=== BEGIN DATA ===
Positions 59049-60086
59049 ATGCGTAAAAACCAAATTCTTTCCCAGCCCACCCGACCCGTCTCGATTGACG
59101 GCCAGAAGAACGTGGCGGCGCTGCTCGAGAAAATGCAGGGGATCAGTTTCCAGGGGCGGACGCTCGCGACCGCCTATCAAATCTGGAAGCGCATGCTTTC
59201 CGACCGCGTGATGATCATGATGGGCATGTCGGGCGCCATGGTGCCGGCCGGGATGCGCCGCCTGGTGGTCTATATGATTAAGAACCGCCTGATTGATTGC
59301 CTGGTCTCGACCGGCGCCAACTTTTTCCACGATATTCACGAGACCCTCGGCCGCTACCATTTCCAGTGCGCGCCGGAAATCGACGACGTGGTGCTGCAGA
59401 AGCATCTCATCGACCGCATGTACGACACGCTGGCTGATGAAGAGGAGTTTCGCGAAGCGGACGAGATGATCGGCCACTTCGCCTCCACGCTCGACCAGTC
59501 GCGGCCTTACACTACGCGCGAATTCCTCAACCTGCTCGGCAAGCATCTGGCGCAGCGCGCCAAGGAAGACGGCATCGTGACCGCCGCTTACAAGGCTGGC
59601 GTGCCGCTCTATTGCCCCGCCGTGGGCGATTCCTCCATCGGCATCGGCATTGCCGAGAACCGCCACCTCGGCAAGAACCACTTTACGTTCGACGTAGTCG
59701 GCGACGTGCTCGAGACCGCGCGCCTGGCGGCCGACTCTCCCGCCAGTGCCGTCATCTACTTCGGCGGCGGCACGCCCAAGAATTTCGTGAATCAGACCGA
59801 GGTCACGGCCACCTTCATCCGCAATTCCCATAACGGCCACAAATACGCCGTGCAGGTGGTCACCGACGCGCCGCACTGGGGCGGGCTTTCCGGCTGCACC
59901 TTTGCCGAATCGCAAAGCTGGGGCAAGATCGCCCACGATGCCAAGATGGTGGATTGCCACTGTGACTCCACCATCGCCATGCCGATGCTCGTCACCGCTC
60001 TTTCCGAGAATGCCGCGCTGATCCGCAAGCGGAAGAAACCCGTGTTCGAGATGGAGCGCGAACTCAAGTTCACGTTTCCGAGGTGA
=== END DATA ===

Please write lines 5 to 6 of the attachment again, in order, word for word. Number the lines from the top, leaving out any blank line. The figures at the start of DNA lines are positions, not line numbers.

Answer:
59301 CTGGTCTCGACCGGCGCCAACTTTTTCCACGATATTCACGAGACCCTCGGCCGCTACCATTTCCAGTGCGCGCCGGAAATCGACGACGTGGTGCTGCAGA
59401 AGCATCTCATCGACCGCATGTACGACACGCTGGCTGATGAAGAGGAGTTTCGCGAAGCGGACGAGATGATCGGCCACTTCGCCTCCACGCTCGACCAGTC